6 Uncommon Metrics You Can Track with Google Analytics to Grow Your Website

After reading all the beginner articles and tutorials, you already know the basics of using Google Analytics to measure the incoming traffic to your website and finding which pages gets the most hits. This article is not about those boring metrics.

The tricks we’re going to show you here are some of the uncommon metrics you can track with Google Analytics to optimize your website to (hopefully) double your traffic. Keep reading to learn them all.

Device/Platform Metrics

Understanding which devices, platforms, and browsers your visitors use to access your website is one of the most important things you can do to find the ideal methods to improve your website design accordingly.

platform-analytics

Visit Audience tab on your Google Analytics dashboard and from there you can access information such as which Mobile platforms and which Browsers your website’s visitors use to determine the perfect approach for your audience.

Social Media Traffic

Social media is the second biggest source for bringing in traffic to a website. Although, finding the right social network to invest on promoting your website can be tricky since there are way too many options available today.

social-analytics

Thanks to Google Analytics you can solve that dilemma by accessing Acquisition > Social > Overview. This tab will show you which social networks work best for your website and niche, as well as metrics for landing pages of social traffic and conversions.

For example, the example site on the screenshot above receives a lot of traffic from StumbleUpon and Facebook than Twitter. So, this site can focus on creating a social media strategy to promote on those specific platforms.

Bounce Rate

You just know something’s wrong when a person visits a page on your site but immediate leave without interaction. Bounce Rate is the metric you use to measure how well web pages perform and how quickly visitors leave the site from landing on a page.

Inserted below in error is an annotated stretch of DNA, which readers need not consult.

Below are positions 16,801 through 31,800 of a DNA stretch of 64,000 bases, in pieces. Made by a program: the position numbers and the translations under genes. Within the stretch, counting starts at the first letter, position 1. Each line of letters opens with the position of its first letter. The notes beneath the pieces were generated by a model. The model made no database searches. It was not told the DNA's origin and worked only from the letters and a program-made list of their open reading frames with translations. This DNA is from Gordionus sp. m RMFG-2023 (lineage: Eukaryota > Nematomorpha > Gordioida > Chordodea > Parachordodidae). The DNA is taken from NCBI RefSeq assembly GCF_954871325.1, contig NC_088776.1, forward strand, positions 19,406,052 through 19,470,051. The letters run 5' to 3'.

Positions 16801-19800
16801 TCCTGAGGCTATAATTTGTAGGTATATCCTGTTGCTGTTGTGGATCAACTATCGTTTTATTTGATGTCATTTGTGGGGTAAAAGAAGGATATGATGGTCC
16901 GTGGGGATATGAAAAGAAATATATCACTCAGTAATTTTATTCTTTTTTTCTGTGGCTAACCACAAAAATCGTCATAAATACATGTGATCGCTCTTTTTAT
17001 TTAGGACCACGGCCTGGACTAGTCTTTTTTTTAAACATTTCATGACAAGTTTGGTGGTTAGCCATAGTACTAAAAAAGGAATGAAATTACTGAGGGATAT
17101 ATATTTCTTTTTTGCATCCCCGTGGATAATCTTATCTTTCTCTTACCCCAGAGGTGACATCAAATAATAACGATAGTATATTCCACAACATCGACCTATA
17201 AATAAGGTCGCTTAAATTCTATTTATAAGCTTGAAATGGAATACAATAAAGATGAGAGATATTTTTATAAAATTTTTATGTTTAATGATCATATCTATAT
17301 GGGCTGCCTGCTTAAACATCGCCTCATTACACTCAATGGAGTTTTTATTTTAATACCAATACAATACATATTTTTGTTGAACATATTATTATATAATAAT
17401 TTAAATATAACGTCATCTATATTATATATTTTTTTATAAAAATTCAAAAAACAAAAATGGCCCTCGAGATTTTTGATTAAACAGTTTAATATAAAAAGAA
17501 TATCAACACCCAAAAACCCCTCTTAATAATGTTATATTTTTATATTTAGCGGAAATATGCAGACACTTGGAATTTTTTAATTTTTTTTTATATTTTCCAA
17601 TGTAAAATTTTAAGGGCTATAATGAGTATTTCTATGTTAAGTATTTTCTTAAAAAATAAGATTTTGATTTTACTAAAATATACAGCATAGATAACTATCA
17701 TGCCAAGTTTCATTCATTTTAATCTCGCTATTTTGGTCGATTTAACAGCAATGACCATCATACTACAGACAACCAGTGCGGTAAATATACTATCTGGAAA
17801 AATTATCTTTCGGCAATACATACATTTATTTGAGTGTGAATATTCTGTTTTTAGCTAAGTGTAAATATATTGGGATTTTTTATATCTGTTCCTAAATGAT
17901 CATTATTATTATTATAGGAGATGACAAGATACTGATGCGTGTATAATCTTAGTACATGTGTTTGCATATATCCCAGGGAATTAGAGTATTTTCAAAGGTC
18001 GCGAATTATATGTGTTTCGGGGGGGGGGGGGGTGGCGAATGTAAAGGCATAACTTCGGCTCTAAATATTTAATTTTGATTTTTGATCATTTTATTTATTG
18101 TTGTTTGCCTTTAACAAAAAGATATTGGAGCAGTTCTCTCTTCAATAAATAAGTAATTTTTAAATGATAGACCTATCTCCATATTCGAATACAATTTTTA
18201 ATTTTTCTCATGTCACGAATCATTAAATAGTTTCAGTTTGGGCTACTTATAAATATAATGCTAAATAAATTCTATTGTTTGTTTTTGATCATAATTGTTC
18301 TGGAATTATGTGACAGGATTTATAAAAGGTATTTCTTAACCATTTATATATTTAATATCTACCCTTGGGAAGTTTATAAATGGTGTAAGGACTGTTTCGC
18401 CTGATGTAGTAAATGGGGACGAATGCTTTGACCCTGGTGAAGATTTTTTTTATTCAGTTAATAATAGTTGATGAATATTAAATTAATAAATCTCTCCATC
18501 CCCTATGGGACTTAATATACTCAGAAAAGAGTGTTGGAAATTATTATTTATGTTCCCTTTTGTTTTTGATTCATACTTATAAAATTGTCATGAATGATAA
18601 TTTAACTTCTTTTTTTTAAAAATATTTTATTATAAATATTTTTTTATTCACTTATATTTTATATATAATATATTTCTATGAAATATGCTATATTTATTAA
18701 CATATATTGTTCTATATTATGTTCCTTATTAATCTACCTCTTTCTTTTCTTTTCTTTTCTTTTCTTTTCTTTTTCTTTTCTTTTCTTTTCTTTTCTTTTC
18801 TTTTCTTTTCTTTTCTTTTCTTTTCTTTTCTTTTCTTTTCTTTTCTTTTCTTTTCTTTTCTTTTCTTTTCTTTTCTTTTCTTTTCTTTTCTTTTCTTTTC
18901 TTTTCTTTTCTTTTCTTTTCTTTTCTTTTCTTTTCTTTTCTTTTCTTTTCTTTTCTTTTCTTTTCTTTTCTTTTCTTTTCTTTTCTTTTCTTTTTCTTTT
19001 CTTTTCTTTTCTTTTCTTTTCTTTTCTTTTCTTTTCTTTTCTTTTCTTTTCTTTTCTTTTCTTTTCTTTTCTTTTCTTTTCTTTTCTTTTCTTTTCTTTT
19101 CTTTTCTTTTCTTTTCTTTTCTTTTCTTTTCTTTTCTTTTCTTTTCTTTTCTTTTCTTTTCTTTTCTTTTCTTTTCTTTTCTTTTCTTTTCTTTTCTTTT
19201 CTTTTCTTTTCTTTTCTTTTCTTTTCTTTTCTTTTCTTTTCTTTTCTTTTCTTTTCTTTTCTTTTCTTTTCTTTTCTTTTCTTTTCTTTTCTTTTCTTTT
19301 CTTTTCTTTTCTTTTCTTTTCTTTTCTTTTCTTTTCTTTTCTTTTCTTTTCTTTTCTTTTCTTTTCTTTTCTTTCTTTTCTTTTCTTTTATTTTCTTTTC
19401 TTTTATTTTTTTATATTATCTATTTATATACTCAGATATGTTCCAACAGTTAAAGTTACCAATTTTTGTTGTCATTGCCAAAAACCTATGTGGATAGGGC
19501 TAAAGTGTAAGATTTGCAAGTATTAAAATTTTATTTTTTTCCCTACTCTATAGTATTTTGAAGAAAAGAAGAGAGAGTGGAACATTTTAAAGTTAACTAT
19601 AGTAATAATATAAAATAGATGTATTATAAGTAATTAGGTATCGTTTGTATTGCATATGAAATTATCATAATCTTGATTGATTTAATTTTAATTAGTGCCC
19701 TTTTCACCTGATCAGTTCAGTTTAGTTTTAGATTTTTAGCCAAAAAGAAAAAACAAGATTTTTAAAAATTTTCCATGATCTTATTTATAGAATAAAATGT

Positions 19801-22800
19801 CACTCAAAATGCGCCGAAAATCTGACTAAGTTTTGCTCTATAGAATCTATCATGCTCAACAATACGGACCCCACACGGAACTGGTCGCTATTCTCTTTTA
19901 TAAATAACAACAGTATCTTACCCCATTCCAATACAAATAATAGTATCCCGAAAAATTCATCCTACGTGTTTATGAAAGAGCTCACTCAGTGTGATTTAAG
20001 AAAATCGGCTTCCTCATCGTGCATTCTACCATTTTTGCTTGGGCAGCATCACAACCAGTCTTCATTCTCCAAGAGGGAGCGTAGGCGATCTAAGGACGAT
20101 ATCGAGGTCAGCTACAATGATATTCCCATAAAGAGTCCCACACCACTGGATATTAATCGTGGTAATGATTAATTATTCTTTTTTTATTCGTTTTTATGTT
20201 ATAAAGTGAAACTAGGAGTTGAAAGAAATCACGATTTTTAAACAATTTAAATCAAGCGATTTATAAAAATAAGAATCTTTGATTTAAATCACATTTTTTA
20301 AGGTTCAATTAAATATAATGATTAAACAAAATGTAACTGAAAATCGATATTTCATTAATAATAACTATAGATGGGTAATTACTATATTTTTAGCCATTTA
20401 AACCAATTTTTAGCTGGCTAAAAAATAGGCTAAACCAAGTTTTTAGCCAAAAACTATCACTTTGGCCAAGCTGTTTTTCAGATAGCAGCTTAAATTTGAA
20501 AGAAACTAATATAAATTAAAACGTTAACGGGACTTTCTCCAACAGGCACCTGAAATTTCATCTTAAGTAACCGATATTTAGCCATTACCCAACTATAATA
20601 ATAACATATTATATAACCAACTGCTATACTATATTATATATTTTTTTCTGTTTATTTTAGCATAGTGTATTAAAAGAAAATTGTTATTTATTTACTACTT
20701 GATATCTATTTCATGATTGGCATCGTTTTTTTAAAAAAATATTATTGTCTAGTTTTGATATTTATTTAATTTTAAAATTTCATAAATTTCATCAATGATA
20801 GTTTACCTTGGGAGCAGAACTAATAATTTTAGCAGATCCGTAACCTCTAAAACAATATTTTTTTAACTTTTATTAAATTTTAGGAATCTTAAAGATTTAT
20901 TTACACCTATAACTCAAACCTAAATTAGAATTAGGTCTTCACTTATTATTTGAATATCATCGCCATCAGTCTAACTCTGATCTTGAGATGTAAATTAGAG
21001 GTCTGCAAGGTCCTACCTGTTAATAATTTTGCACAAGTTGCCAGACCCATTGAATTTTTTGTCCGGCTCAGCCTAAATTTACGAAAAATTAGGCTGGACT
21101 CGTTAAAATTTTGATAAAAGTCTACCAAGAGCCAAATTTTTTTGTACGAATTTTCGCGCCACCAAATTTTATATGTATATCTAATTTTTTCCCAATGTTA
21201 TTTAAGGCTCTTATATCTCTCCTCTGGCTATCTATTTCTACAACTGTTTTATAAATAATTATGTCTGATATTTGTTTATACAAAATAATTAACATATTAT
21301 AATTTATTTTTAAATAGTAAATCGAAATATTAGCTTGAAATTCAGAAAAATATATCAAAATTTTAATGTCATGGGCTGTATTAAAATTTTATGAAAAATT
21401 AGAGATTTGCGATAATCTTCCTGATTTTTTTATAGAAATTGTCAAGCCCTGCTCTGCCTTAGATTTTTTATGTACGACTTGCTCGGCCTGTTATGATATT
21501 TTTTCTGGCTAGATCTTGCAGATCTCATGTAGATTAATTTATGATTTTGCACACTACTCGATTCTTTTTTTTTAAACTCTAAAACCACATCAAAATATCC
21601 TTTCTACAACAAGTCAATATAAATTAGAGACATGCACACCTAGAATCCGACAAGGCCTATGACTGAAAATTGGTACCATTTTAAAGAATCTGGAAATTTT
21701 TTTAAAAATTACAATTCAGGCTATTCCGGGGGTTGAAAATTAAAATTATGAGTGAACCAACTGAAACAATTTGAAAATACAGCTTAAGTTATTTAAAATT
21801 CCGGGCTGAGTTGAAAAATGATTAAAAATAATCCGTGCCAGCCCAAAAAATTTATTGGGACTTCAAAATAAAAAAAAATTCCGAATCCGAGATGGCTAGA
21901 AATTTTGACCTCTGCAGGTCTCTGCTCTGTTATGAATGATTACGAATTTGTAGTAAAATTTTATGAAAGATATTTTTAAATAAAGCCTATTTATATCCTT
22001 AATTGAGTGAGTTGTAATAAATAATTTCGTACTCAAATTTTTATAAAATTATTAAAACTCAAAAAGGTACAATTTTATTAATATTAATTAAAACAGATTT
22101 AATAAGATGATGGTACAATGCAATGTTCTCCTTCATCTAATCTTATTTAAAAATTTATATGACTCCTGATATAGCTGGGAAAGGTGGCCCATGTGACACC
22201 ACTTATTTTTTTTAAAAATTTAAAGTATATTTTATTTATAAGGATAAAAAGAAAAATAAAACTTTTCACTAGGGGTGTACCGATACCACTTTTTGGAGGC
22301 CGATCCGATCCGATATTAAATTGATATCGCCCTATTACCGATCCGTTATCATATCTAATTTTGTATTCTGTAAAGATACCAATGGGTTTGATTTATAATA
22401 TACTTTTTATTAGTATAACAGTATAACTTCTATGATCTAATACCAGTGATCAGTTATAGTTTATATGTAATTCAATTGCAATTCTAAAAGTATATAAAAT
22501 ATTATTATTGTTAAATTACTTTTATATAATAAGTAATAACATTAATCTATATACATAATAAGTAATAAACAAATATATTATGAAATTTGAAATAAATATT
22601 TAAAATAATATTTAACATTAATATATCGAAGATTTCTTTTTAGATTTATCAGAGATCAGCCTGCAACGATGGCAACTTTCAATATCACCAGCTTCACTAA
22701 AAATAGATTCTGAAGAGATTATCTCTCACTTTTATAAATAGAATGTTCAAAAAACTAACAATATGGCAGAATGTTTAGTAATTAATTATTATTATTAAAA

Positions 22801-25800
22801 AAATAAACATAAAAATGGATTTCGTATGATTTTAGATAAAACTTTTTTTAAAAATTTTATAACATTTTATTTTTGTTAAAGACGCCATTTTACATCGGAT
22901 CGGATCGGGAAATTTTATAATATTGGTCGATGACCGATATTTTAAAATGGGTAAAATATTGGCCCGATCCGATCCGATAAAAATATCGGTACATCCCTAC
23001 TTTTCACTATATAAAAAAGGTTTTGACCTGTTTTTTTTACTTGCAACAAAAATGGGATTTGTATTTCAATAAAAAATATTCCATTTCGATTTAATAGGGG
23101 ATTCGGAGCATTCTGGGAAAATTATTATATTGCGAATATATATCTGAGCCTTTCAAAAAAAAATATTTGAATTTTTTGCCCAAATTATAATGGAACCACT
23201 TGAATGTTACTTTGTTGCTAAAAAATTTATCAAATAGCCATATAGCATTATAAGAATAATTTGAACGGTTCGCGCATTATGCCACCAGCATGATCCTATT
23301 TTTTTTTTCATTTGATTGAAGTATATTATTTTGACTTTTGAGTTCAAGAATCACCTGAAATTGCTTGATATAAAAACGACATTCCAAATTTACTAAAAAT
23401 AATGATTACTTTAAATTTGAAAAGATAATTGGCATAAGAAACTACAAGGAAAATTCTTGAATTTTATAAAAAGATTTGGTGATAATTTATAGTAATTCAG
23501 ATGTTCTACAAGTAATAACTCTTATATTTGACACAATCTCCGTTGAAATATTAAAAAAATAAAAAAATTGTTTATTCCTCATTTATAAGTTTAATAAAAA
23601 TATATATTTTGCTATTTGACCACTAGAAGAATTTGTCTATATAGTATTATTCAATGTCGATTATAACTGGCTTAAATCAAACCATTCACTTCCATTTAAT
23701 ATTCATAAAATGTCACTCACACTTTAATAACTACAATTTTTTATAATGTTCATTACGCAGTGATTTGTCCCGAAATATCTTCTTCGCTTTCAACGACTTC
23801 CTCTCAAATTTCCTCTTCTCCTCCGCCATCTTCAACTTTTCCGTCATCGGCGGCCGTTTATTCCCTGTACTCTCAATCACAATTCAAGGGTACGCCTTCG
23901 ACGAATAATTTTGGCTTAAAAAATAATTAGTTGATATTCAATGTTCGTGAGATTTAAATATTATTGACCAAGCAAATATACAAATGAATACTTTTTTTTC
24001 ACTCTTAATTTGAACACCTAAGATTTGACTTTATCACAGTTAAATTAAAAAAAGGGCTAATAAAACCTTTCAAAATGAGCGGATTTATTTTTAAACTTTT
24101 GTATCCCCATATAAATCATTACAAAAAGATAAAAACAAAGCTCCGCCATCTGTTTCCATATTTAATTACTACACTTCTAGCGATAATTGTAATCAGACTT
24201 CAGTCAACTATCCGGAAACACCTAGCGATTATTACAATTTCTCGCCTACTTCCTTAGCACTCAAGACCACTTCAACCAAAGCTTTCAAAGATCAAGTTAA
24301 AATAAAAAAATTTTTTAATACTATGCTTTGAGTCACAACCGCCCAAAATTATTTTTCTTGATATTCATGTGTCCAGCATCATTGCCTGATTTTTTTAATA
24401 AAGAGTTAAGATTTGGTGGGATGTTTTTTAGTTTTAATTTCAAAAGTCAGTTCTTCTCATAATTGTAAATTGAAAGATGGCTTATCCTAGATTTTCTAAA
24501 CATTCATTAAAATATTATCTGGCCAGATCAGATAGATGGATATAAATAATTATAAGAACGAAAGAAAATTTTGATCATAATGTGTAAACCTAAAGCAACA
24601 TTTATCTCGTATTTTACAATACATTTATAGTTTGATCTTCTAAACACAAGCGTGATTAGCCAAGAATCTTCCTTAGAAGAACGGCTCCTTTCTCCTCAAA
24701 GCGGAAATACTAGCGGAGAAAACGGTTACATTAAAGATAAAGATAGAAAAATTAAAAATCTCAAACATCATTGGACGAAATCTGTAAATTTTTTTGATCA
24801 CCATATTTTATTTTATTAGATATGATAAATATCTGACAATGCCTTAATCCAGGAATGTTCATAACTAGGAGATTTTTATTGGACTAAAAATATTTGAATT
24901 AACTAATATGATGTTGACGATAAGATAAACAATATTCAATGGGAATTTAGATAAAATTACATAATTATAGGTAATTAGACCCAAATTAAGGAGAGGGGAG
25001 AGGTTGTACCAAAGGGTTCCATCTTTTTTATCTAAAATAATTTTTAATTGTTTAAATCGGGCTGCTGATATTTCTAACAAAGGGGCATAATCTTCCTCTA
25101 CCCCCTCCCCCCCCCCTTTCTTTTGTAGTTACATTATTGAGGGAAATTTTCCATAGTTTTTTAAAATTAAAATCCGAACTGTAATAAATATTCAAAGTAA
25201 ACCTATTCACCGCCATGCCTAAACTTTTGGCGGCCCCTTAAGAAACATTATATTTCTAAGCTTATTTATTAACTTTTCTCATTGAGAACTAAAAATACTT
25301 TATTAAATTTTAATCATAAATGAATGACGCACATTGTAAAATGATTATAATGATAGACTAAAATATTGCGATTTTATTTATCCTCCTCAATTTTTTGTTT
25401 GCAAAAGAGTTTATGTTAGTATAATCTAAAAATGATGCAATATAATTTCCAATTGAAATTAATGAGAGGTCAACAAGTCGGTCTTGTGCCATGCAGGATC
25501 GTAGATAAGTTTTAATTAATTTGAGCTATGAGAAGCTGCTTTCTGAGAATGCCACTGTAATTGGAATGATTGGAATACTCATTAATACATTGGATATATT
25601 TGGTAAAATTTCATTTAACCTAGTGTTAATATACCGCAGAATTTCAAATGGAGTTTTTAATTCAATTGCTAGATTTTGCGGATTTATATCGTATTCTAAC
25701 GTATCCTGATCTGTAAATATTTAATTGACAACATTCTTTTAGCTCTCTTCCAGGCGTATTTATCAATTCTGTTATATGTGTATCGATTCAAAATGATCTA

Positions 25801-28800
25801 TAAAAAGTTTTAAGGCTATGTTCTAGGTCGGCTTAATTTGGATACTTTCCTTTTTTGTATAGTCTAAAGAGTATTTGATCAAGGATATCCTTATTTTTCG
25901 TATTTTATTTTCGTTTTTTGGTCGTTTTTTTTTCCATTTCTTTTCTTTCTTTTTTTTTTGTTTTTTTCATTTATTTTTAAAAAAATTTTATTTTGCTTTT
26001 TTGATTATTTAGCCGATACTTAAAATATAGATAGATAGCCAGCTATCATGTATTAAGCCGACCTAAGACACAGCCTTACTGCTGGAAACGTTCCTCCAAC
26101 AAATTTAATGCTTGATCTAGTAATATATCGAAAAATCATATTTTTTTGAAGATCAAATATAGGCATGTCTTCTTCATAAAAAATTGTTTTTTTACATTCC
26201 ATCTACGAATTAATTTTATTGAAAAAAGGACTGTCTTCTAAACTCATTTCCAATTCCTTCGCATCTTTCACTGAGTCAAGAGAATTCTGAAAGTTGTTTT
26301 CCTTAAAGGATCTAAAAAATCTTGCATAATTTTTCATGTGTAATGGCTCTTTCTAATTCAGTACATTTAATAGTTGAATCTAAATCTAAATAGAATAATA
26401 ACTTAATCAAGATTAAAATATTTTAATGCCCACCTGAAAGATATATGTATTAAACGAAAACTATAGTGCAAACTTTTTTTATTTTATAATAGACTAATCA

This is an important metric to track for two reasons: 1. There’s no point investing in building traffic if people are not staying on your site. 2. You can find which pages are bad and fix them.

bounce-analytics

Visit Behavior > Site Content > All Pages to find the bounce rate and average time spent on each page of your website. If more people leave your pages spending less time, then it’s time for you to figure out where you went wrong. You can run a Split Test to find how to fix those mistakes.

Exit Rate

Exit Rate shows the number of visitors who leaves a page after browsing your website. For example, let’s think that your website has a checkout system that asks users to go through three pages but for some reason you are not making many sales compared to the traffic you receive.

Now, you can use Exit Rate to find why many people abandon your checkout and see the pages they decide to leave your checkout process.

exit-analytics

Visit Behavior > Site Content > Exit Pages in Google Analytics to compare the number of pageviews and the number of exits for a specific page on your site.

Proper Use of Sessions

Sessions (or Visits) “are defined as a period of consecutive activity by the same user. By default, in Google Analytics, a session persists until a user stops interacting with the site for 30 minutes. We call this the session timeout length.”

sessions-analytics

As Google describes it, sessions in Google Analytics has a predefined timeout length. But, users interact differently based on the content on different websites such as sites with more images and long paragraphs of text (eg: Buzzfeed vs New York Times). So, it’s important that you customize the timeout length for your website depending on how long visitors are staying on your website pages. Read this guide to learn how.

Measuring AdSense Success

Want to know which pages generate more money on your website? Then link your AdSense account with your Google Analytics to receive detailed information about how your receive revenue through your advertising.

adsense-analytics

Through Adsense reports for Pages and Referrals, you can learn which topics and content perform well on your site and create more similar pages to boost your AdSense earnings.

Following these simple methods will certainly help improve your website and grow your traffic. Go try these right now and let us know how it turns out.

 

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Roshan Perera

Roshan is a blogger, freelance writer, and a content marketer specialized in technology, social media, and the world wide web. He contributes to GGS Blog with marketing, web design, and WordPress related editorials.

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